The Courier News from Blytheville, Arkansas on September 27, 1951 · Page 8
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The Courier News from Blytheville, Arkansas · Page 8

Blytheville, Arkansas
Issue Date:
Thursday, September 27, 1951
Page 8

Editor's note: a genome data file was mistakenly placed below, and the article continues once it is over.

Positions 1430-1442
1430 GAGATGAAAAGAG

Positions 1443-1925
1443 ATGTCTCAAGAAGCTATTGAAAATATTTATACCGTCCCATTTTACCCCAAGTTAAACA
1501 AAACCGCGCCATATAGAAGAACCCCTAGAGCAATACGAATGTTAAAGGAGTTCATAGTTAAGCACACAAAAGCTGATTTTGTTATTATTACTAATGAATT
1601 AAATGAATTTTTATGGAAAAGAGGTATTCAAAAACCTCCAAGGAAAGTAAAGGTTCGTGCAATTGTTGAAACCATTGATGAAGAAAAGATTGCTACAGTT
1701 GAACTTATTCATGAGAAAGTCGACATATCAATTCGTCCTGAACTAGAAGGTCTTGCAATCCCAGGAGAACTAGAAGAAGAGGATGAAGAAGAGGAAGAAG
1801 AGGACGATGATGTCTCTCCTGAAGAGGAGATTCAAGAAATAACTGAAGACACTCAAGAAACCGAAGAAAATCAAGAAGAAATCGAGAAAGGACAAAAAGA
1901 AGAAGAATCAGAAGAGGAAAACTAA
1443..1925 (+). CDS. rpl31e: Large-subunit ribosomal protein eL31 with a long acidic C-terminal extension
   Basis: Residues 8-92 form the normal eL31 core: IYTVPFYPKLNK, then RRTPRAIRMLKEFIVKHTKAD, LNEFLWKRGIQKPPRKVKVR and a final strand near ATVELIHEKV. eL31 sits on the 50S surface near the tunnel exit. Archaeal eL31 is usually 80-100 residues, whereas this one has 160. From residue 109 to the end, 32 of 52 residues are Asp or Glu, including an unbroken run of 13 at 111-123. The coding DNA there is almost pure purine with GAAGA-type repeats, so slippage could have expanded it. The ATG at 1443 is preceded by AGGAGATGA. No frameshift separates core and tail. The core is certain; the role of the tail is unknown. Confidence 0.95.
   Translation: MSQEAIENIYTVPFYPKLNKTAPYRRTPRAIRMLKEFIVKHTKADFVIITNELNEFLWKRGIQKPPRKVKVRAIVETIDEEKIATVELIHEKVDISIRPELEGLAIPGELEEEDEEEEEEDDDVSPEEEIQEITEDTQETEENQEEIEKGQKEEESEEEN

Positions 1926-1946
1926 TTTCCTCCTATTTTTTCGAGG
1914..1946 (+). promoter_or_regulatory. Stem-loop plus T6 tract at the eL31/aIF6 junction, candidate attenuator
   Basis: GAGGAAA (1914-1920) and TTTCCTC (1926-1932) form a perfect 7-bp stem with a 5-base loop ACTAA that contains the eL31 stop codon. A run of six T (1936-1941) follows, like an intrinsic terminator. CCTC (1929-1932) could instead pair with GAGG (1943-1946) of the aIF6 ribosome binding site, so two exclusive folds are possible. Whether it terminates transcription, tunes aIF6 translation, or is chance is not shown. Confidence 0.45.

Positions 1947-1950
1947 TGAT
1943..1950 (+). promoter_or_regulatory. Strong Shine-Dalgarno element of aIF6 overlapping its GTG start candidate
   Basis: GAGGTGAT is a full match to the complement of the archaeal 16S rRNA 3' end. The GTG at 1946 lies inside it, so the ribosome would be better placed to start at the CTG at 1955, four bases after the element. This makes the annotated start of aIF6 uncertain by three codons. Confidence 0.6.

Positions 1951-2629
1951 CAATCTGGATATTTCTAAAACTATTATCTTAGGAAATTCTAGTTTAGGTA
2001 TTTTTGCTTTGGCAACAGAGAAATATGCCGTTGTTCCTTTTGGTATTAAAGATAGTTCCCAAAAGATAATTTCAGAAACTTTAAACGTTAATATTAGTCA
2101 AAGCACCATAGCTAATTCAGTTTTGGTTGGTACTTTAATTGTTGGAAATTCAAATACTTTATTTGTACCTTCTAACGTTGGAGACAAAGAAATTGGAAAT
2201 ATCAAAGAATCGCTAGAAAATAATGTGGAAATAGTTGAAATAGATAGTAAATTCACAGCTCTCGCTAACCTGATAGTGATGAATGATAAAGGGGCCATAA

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• BLTTHEY1LLB OOURIEB MWI THE COURIER MCW8 CO. M. W. HAINBS, Publisher MARY .A. BAINE8, AatUUnt PubNrtMr A. A. rBEDRICKSON. Bdlior PAWL D. HUMAN. Adnrifaan« ataajjt* Bob National AdverMifeg RtpreMnUtim: Wallao* Witmer Co, Ntw York, Chicago. Detroit. Atlanta, Memphi*. Kntwed M second claai matter at ttM po»t- oHloe at Blytherllle, Arkaatw, under act o< Con—--, October », 1D17. Member o{ The Associated Pratt SUBSCRIPTION RATES: By curler In the city of Blythevilla or any suburban town where carrier service to maintained, 25c per week. By mill within a radius of 60 miles, »5.oo per year, $3.50 for six months, $1.25 for three months; by mall outside SO mile lone. 112.50 per year payable In advance. Meditations Tel Ihej- obeyed not, nor Inclined their ear, but walked every one In the Imagination at their evil heart: therefore I will bring upon them aK the words of thli covenant, which I commanded them to do; but they did them not.—Jeremiah 11:8. « » * Multitudes think they like to do evil; yet no man ever really enjoyed doing evil since God made the world—Ruskin. Barbs It Unt too early tight now to start doing something you'll be thankful for this coming Thanksgiving! * • « Tfce world looks brighter. A Florida »lrl who WMI a bathing beauty contest can cook and MW. • « » Not al form* of addressing a golf ball can b« found ta th* rule book. » * * fe a husband a woman hu a definite asset, aaj» a wrlitr. And the husturf iwutly has a U* Ten oan't r* polH» them days without some- wondering what you want. Do Reds Want Korean Truce Badly Enough This Time? Whether we shall now gain an ac- ««ptable truce in Korea Is still anybody's' tfuess. But Jt is obviously an important «gn that the Communist High Command • has decided to return to the council table. Before that indication came, General Ridgway had dispatched a message to the Red negotiators which sounded very much like a last try. In otlier words, the ehipg were down and the alternative was plain: fight it out on the bloody North Korean ridges and forget about Kaesong. Faced with this choice, the Communist* stopped just short of a final break- off. There surely is one overriding reason why they did this. They have been badly hurt in the past, and they know they will be badly mauled if they try another offensive. Our recent limited thrusts northward over raw hills are a pointed reminder; they cost the Reds nearly 80,000 new casualties. Furthermore, the Communist Chinese and the North Koreans did not get sufficient material aid from Russia in their spring- drives. And despite some evidences of tank forces, and a known build-up of aircraft, it is still highly unlikely that the needed Russian help would be forthcoming in another campaign. Since this has probably been the prospect for the aggressors all along, why did they interrupt the truce talks for a month with a barrage of trumped-up charges that we had violated the neutral zone? Perhaps it is foolish to speculate on Red motives. Propaganda is always an objective, of course. And the Communists may well have believed that if they hammered away with lies for a long-enough time, they would convince some of the world we were indeed persistently sabotaging the truce effort. It's more plausible that they suspended the talks because the Russians somehow thought the San Francisco parley- on Japan would give them a chance to attain a political settlement in Korea which they weren't getting at the council table. When that chance went glimmering, the question was: What to do now? For all we know, fierce debate may have raged within Red circles over possible resumption of the war on a bigger scale. Or there may have been none at all. As Ridgway and General Van Fleet observe, the Reds' build-np during the truce period is not inconsistent with a wholly defensive posture in North Korea. In any event, the Reds' decision indicates that, for the moment at least, there is no thought of' going back to heavy warfare on the peninsula. They to «Mt( th« *nrw&r> remain limited. But do they want thu« thteg« badly onough to agree to d«e«nt oeat*-fir* terms? Only «vents will tell. For thii oould b« nothing more than • new mov« hi a constant game of off-again-on- again. We must keep our guard up until ttw proof* are in. THTJBSDAT, SEPTEMBER 2T, 1951 Army Shows Imagination A unique experiment in troop training is being Initiated by the United States in Korea. The expanding South Korean army will be intensively re-trained in the field. One division at a time, the South Koreans will be pulled back a few miles from the front and given eight weeks' schooling in tactics. None of the trainees will at any time leave the general battle area. As the individual outfits complete their training, they will move back into the line. They will there be held in readiness should cease-fire talks collapse. This is an unusual and imaginative program. And it will serve a valuable double purpose. If the cease-fire talks succeed, ultimately the South Korean army must shoulder most of the burden of defending free Korea. It is not now equipped for the job. If, on the other hand, the war should resume full-scale, re-trained South Koreans probably would contribute much more to UN effort than they have so far. The story of the South Korean army has generally been one of brave men untrained and often ill-equipped for tough- fighting. The new plan is the first real step to end that dangerous state of affairs. Views of Others Keep Garbage Down- Raises Mail Rates. Washington Is opposed to higher prices—It says—but goes gruesomely ahead shoving up Its own stupendous nonmllilary costs to the citizen. Here's a little example ol its inconsistency. An Item from St. Louis last week said the Office of Price Stabilization had clamped a lid on the price the city could charge for garbage from Its Institutions. It sold this waste to hog- raisers for $7,800 last year, and the OPS decreed that the city couldn't ask more. Now, you'd think that mall service at reasonable rates 1s more vital to the country than the price tag on garbage. But give a look at a post office bill Just recently passed by the Senate. This bill would hike letter rates Irom three cents to four, air mall letters from six to eltfht; postal cards used by so many churches and social groups to rally their members, from on* cent to two. And rates on newspapers would go up 30 per cent over the next three years. Two questions arlrc. First, why should the public be compelled lo fork over for a deficit caused largely by political management of the postal service, outmoded equipment and methods, and liberal free use by the government Itsell? Second, the postal service is invaluable to an enlightened citizenry. It Is far more Important than many other departments which are supported wholly from government revenues. Why single out the postal department as one that ought to pay its faultily-managed, politics-ridden way? Hold down the price ot garbage, and raise the cost of mall. If that's statesmanship, Henry Ford was ft horse-breeder. —ARKANSAS DEMOCRAT SO THEY SAY If Republicans get out (and workl. there Isn't any doubt of my election. I mean there's no doubt in my mind we can win.—Sen. Robert A Talt (R-, o.). * * « It (the Japanese peace treaty) Is fair to both victor and vanquished. It looks lo the future, not Ihe past; and It will work.—President Truman. * • • lYoii can't fight the motley crowd In the Department of State with lace handkerchiefs. . . You can't shirk rough, smelly jobs. It is clear the administration party cannot and will not clean house.—Sen. Joseph R. McCarthy (R., Wise.). * * * It Is time we draw a line In the Pacific and say to all aggressors: "This Is a free world. Step acrckss that line and you will get a bloody nose as you did in Korea."—Gov. Thomas E. Dewey. * * » The inn is not to be despised, though certainly not to be haunted. It is wise lo have one's "usual" and pay for It oneself. Men may seem willing to treat one, but they do not like a man who never treats back. They will never believe that we (clergymen) cannot afford It—Dr. Neville Gorton, Bishop of Coventry, Eng. * » • If three men are needed to do a certain Job (the State Department) hires 12 lo 15. They spend a large portion of their lime eoiruv.unicat- ing with each other . . . until finally the chief work of the State Department consists In Its members talking to on« another—Sen. Paul Douglas CO., 111.). New Scale of Ethki Peter Cdson's Washington Co/urn Charges GOPs Tossed at Boyle Backfire in Their Own Party WASHINGTON, (NEA) — The 1645,000 question of whether Democratic National Committee Chairman William M. Boyle, Jr., did wrong in helping American Litho- fold Corp. of St. Louis get a Reconstruction Finance Corporation can of that size still has to be answered by Boyle's own testimony and the verdict ol his Senatorial peers. Aside from that, the Senate Expenditures Committee investigation Into this deal reveals that politics are as usual. Republican Sen- 'ators Mundt of South Dakota, Nixon of California, Williams of Delaware. M r s . Smith of Maine and others have — been doing R Peter Edson workmanlike Job f making Mr. Boyle look bad The charges against Chairman Boyle backfired, however, when Committee Counsel Frank Flanagan irought out that Republican Na- ional Committee Chairman Guy 3eorge Gabrielson had also done a ittle fixing on an HFC $18.5 mil- Ion Carthage Hycirocol loan alter ic became head of the GOP or- anizatlon In August 1949. It would eem that this Gabrielson deal was not aired completely last March. R«p. Wayne L,, Hays, Ohio Demorat, then charged that Gabrielson ot $100.000 In fees for obtaining the Hydrocol loans from RFC. Chair- nan Gabrielson put out a. six-page tatement which told his side ot It. •abrielson Still on Hydrocol Payroll Gabrielson was attorney for the ompany, later Its president. He got (34,000 in legal fees for work on the HFC loan. He still gets a jio.COO annual legal retainer as Hydrocol counsel and a $15,000-a-year salary as its president. Mr. Gabriclson has also retained his law office and practice in New York. And with a business partner he has retained his interests in an asbestos mine, a roofing company and a steel products company. Mr. Oabrielson gets no salary, however, as chairman of the He- publican National Committee. What is new on the record is that since becoming GOP chairman, he has continued to represent Hydro- col before the HFC. He has kept the government Informed on the company's progress, carried on certain negotiations about repayment of the loans and changes on the loan terms. If there seems to be nothing wrong about this, lor the sake of the record, compare it with, what has hapened to Mr. Boyle. When Harry Truman was elected in 1944. Bill Boyle, who had been his secretary when he was a senator, opened law offices in Washington. He worked around Democratic headquarters during the 1946 and 1948 campaigns, without salary. Then he became executive vice chairman of the Democratic National Committee, on Feb. 8. 1949. Then on Aug. 24, 1949. he was made Democratic National Chairman at a salary of around $35,000 a year. He has done no private legal business since. Denies Influencing RFC Loan In the period before April 20. 1949 Boyle admits that American Utho- Io!d was one of his clients, paying him $500 a month, for a total of J1250. Boyle says he had nothing to do with influencing the RFC loan to Lithofold. His work for the company was turned over to Max Siskind when Boyle went to work for the Damocrats, fulltlme, In April, But the Lithofold loan was grant- ted in March, 1949. And the St. Louis Post Dispatch, in its original expose of the situation, charged rhat Boyle received S8000 after the loan was approved by RFC. reversing a previous denial of the loan application. In trying to track down all the ins-and-outi of possible Democratic National committee influence -on RFC, Republican members of the Senate Expenditures Committee have been impressed by diary disclosures of phone calls from Democratic headquarters to RFC. There were 70 calls to former RFC Di- icctor William E. Willett and 225 to former Director Walter L. Durham, over a two-year period. Senator Nixon Drought out that there were no calls from Republican National-Committee Headquarters. This being a Democratic administration, that's probably understandable, if there were a Republican president, people wanting RFC loans and other favors would be beating a path to GOP headquarters. All the Republicans can do now is work through their congressmen. Democratic National Committee says that from 20 to 50 people a day now come into their headquarters. And there are about 800 Phone calls a day. Nearly all the callers want something, or want to know where or how they can get something. And the Democratic National Committee staff tries to give service. That's politics as usual IN HOLLYWOOD Bj- ERSKWE JOHNSON NEA Staff Correspondent HOLLYWOOD (NEA) — A movie* queen emoting on a studio sound stage with a built-in audience is :he latest "Well, I'll be darned" eye- opener In today's fast-changing Hollywood scene. The movie queen Is Lucille Bnl! and workmen knocked a hole through a thick studio wall (built to keep people out) so Liicillc's mi- dience could by-pass the studio gatcman and get 1n. There's no standing around on the set with the usual head wobbling for Lucllle's audience. No. siree. \ After knocking thai hole through Ihe studio trail, the workmen built •JACOBY ON BRIDGE By OSWALD JACOBY Written for NEA Service Honesty Best Policy In Playing Bridge No matter how careful you may be about keeping your eyes where they belong, you sometimes see a . .. carri '" ar > opponent's hand. It - series of raised platforms and In-1 lla PP e ns to everybody, and'of course stalled 300 plush seats right on the!- vou alwa >'s warn the opponent to sound stage floor behind the cinn-j he more careful. But what should «"»• I you do? Should you take advantage gent, he wondered whether or not he should make use of his knowledge. Tepmtation finally proved too strong. He knew a finesse was necessary to pick up East's Irumps, so he ruffed a second club in dummy and took 2 second trump finesse. And he felt sick. He had one trump In his own hand and one in dummy. He could rulf third club in dummy, but the diamonds were dead. The moment he lerl a diamond from dummy, East would ruff. South could then make the ace of trumps but would have Darned if they didn't build a fancy theater-like lobby, too. complete with rest rooms, thick red carpet and uniformed ushers. No boxofdce, though, because admission is free. No popcorn machine, either. The movie studio with the hole in the wall so the eager public can get in free to watch a star emote Is General Service, and the o!g sound stage with the 300 plush new seats has a long and sintering tils- lory of "No Admittance—Public Keep Out" movie making. TV's the Culprit ' |-~'—•«•«»! 1*1 n^i. wuuLii uaiuj any Blame or hall television for thlsi'irtc.'sed the queen, which just as f«t mass studio gate crashing stimt: naturally won. Declarer laid down since the early days ol Hollywood " ' "" when Carl Lacmmle erected blcarh- crs on his outdoor sets and charir- of the information you have thus gained? Before you answer this question, let me tell you a sad story. It's about ihe' very honest gent who played today's hand. West opened the queen of hearts, and dummy won with the ace. Now our honest hero had to decide which dnesse to take. By mischance he chosr to finesse the queen of diamonds, and lost to West's king. West led another heart, and East »<m with the king In order to rtturn a trump. South naturally lasonably abreast of the times. A business. In fact, In which one can never completely escape doing BO. Every day In every way a feeling of envy grows within me—envy for :hat large segment of our population that can take current events or eave them and not worry mu-h whether It's McKlnley or Harding the ace of diamonds and was re lievcd when both opponents fol lo'ACd Milt. His course now clear. South a,,d,ence stars with husband . ported by movie veteran Wlllhtn - *»P- hand, - - - -- " <" spades in >at w*s all lie could see. so he on Pare IS 'cards back! Then, being an honest WEST VQJI094 « KJ9 NORTH J7 487654 VA5 * 1087653 #None EAST *KI09 • 42 + A87S SOUTH (D) 4AQJ3 V-.S South 1* 1 * 3* Pass + KJ1085 North-South vul We* North la* Pan 1 * Fa» PM> J * Paw Pass 4 * Piss Past Opening lead—» Q once over lightly- Bj A. A. FreAricksoD U th« top of Ole Smokey wasn't so crowded with wailing lovers, I'd try to stake out a claim and move there—out of reach of the nearest RFD mail bo*, out of range of the nearest radio station and Just Jfc the horizon from the nearest TV beam. And just let the rest of tho world go to blazes. who Is president. Ignorance is bliss they^say, but all I can muster is an ~"'"'" blend of both and it Much as I dislike branding myself as possessing a weak stomach. I cannot escape the feeling that the nausea of current events la begin- ning to cut Its way through the ulcer scar tissue Th. DOCTOR SAYS By EDWIN P. JORDAN, M.D. Written for NEA Service Several persons have written in ;cently with questions on allergies The best way to cure most of these is to find the cause and then do :our utmost to stay away from it Q—Please tell me what causes one to break out in hives. I broke out so badly all over my body that I fainted 'away twice. R.w W A—Hives or urticaria Is a form >f»llersy. It Is the result of beinf ibnormally sensitive to some sub- itance eaten, breathed in, or otherwise contacted. The problem is to ocate the exact inbsUnce and stay away from It. Unfortunately in many cases of hives, this turni out to be extraordinarily difficult. * * • Q—My husband is badly troubled with asthma. Now I have house plants and he thinks they may have something to do with it. What do you-think? Mrs RB A—It Is certainly possible. Why not take the plinls outside for a week or two and see If he gets better? Q—For the last year and a half ny husband has had trouble with :h: skin and nails of several fingers on each hand. He does clock and watch repair and his hands are often in contact with a cleaning compound. His difficulty started about the same time he began this work. Have you any suggestions? Mrs. S.L.R. A—It is quite possible that some chemical in the cleaning fluid is causing his skin and nail difficulty. Be can-be tested for this. If It Is Ihe source of trouble he will either" have to change his occupation or wear some protective glove (or possibly ointment) in order to recover. is the cause of a burn- ng mouth and tongue even though the digestion is good? Reader A—There are rev~ral po c i ; b<M*'-^. See DOCTOR SAYS on Page 16 75 Years Ago In Blytheville — The same two women who almost tied for first honors in.the Mississippi County 'Plant to Prosper" contest in 1935, repeated this year when Mrs. T. H. Streeter of Wi'lson won first honors and Miss Willie Marshall of Rt. 3. Blytheville. won second place In the landowners' division. Last year it was vice-versa when Miss Marshall was first and Mrs. Streeter second. Frank P. Hoo- Inson of Leachvtlle won third place honors. Unusual interest is being manifested by the Negroes of the various communities of MIssisippi County in the first county fair to be held in several years. Keen competition is expected in the agricultural, home and shop exhibits. ain't no fun T „ , . l cant seem "> (ln d anything as it would you to either write or • read about something that rises above variation on a criminal theme. The latest plunder yarn filling the news—the Llthofold-RFC hearings —moves me to ponder on the possibility that maybe Congress isn't to be blamed for its slowness in le»- islating this session. Ever since the first Washington deep freeze became a Pandora's Box of redolent political scandal, Congressmen have been head over hip pockets In one investigation after another. Neeoless to say, nothing good has been found in these probes, except possibly that no federal official hus yet committed homicide to gain his ends. If the current pr.ce is maintained it seems to me that there really is no need for urging Congress to hasten in legislating new rules for us until the lawmakers finish unearthing, all the violations of those now on the books. We seem to have pkte laws now that the American peSre are able or willing to obey. This is silly logic, but it's a silly world and I ain't taking the rap for it. I just live here. Time was 'when moral standards were at least tolerated if not looked up to slightly. For all I know, we may have some moral standards' left, but if we do a dachshund could waddle over the highest one without mussing the hair on his chest. One thing, people don't seem to be so picky about, what they're bribed with nowadays, tftett to was that only cold, green cash was acceptable in a bribery transaction Of course, this tended to cramp a style here and there, for one couldn't stand on a street corner passing bundles of bills back and forth without exciting some busybody's curiosity. These days, however, you can't tell a bribe from an early Christmas present without the transcript of a testimony from a Congressional probe. Hams, turkeys, cameras, jewelry and—for some who apparently preferred the eld-fashion touch — just plain money have changed- hands in the intricate dealings between American Litho- fold Corp. and the RFC. It also seenis ..that'- to be a bribe a; hjta "must tilt the scales at a certjfi figure or else it's just so much pig. I don't know yet whether the prescribed 12-pound limit includes the butcher's thumb. Out, in Hollywood, other Congressmen-detectives aren't having so much luck. All they can pry out of a bunch of cute cinemanlacs (catch that big-time winchell touch, willya!) is that the Filth Amendment to the U.S. Constitution makes It nobody's business how pink they are. I am inclined to fuss less about ihe Hollywoodenheads (watch out, Walter!) who may he pink-tinged th?n about these Reds that appear to be operating full tilt along the Potomac. Anyone who stews so much about compensation and billing as the average film ham or harness is not likely to be properly sincere in his sympathy for the downtrodden masses. Sometimes I wonder about the end result of all this modern civ- ilizjtion. It's all going to end sometime, someplace. But. where? Ijgt knowing. I think I shall decline** answer on the grounds that it might tend to incriminate me. That, . seems to beat most any rap these t days. Leaping Amphibian Answer to Previous Puzzle to give up the other two tricki, losing his contract. The sad part of the story is that South would have made his contract If he hadn't been East* trumps. He'd have laid down the act of trumps at once. With two trumi)s in dummy, he could ruff a club and lead diamonds until East was willing to take the king ol trumps. Then dummy would still have a trump left is the entry to the rest of the diamonds. HORIZONTAL 1,5 Depicted leaping amphibian 9 Rasp (Wit in moist woods and woodland pools ••n Greek god ot w»r 13 Bora 15 Enthusiaitlc ardor 17 Rave 18 Pronoun 19 Wander SO Within VERTICAL 1 Song bird 2 Hops' kiln 3 The ear (comb, form) < Low haunts 5 Hasten off 6 "Smallest State" (ab.) 7 Above 8 Laughter (comb, form) 9 Cedes 11 Rescue* 12G«t up 1* Exclamation of Inquiry It Bird's borne 32 Appears 33 Labor 34 Native of _. _. Rome 31 Electrical onlt'3 Crafted (her.) 39 Genus of 21 Pace M Type of fuel maples 25 For fe«r IB at ** Tardy « Simple 27 Domestic ilavt 28 Meajur* of area 29 Symbol for tantalum MHurl U Allowance for watte » Royal Italian family nan* W Hawaiian bird S7 French ttland M Moham&Mdao priert 41 Fart of a circle 44 Abound 46 Openwoxfc fabric «7 PortufUM India 48 Japanese outcast* 49 Strength 51 Murky SSFeruM MOr niiMM •Mit 26 God of love 41 Old 31 It has * black 42 Universal . on each language side of its head 43 Taxis 44 Afternoon social events 45 Make an engraviryf SO It goes (music) .^B 62 Musical note"